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Judge Posner suggests that "crimes, like tax evasion, . . . do not have an identifiable victim."

He should know better. The public fisc is the victim of tax evaders.


Judge Posner writes, "Americans may exhibit higher tax compliance than Italians, but Americans are not a more moral people than Italians."

That is a bold assertion, and I'm not sure on what basis the Judge makes it. I've had several Europeans tell me the opposite - that Americans are less moral people - feeling very confident about themselves. Of course what kind of "morality" index they are measuring is an open question, it seemed to coincide an awful lot with their politics.

Maybe you could take a poll and ask people "how important is it to obey the traffic laws with mild punishments?" and see if there are any differences.

Personally, I am willing to allow for at least some variation in the "average morality" of cultures and societies that influence people's decisions beyond a mere analysis of the expected consequences of one's actions.


Let me ask the obvious question:
Why would anyone commit a crime (tax evasion) and risks getting caught when there is another perfectly legitimate way of accomplishing the same goal (tax avoidance)?

Tax evasion is for suckers. Tax avoidance, on the other hand is, as they say, the only intellectual persuit that carries any reward of its own.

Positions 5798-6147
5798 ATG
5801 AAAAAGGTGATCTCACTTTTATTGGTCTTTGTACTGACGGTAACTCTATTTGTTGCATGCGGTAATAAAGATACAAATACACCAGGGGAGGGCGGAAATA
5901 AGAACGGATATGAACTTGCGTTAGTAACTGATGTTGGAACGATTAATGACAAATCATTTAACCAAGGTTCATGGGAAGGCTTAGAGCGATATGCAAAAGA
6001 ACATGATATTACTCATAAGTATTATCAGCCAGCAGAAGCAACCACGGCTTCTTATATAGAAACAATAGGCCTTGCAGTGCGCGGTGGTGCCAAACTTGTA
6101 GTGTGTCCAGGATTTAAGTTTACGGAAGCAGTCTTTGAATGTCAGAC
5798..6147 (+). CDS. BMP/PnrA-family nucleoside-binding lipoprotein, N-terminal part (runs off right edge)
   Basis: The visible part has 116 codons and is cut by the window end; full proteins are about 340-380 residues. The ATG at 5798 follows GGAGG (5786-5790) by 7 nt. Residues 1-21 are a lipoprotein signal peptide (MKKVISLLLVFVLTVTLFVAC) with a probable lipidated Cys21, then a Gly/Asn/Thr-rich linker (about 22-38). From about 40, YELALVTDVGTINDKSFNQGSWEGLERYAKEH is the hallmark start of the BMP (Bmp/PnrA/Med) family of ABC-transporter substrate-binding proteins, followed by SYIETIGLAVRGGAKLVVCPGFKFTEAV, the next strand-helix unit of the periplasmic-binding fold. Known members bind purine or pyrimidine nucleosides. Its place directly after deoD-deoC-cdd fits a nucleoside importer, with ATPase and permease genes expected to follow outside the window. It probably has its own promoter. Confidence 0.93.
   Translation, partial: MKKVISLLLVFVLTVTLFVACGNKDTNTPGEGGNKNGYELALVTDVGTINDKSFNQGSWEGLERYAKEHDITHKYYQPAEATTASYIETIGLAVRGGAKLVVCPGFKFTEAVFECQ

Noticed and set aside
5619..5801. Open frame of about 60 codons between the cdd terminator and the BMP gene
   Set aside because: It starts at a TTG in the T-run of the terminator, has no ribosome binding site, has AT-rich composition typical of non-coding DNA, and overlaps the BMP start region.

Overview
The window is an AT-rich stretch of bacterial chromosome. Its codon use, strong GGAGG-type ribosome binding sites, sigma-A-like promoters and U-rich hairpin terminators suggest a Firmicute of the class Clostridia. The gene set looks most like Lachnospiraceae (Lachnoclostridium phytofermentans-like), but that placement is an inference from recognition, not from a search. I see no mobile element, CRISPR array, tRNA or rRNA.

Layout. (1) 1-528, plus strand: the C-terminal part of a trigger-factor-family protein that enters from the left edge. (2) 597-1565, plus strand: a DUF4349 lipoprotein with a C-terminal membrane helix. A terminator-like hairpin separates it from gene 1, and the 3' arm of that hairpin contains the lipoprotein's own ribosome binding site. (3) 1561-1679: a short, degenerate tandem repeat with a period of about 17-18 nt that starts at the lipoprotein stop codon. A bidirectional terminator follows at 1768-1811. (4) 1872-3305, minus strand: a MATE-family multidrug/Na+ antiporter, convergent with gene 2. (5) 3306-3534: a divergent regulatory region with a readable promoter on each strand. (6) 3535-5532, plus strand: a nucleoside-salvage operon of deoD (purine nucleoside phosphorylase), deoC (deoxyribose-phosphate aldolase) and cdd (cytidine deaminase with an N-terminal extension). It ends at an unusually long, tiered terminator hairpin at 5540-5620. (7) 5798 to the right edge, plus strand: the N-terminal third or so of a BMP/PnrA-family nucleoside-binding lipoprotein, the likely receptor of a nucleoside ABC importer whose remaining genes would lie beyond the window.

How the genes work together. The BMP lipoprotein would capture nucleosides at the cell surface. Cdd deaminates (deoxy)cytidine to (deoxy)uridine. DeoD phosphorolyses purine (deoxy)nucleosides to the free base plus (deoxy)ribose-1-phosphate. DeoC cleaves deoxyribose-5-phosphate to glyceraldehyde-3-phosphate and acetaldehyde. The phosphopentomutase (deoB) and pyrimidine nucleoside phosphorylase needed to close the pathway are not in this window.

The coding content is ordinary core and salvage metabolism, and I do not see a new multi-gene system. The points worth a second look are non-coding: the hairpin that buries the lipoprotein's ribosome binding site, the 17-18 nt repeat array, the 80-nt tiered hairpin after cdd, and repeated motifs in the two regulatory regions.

"[T]he benefits are, as a first approximation, merely income transfers, whereas the marginal costs of tax enforcement are social costs."

Seeing tax enforcement costs as mere social costs may surprisingly be wrong. Tax enforcement encourages honest book keeping which brings with it a variety of beneficial economic effects. Lack of corruption, or "transparancy" as it is called these days, is strongly associated with economic prosperity.

It is more than coincidence that a business owner who brings in their books to their CPA to have their taxes done often comes away with not only a tax return, but also advice on better management of their business in areas from proper inventory levels, to internal controls that can avoid employee theft, to a substantive review of the quality of the prices they are receiving on their significant long term contracts.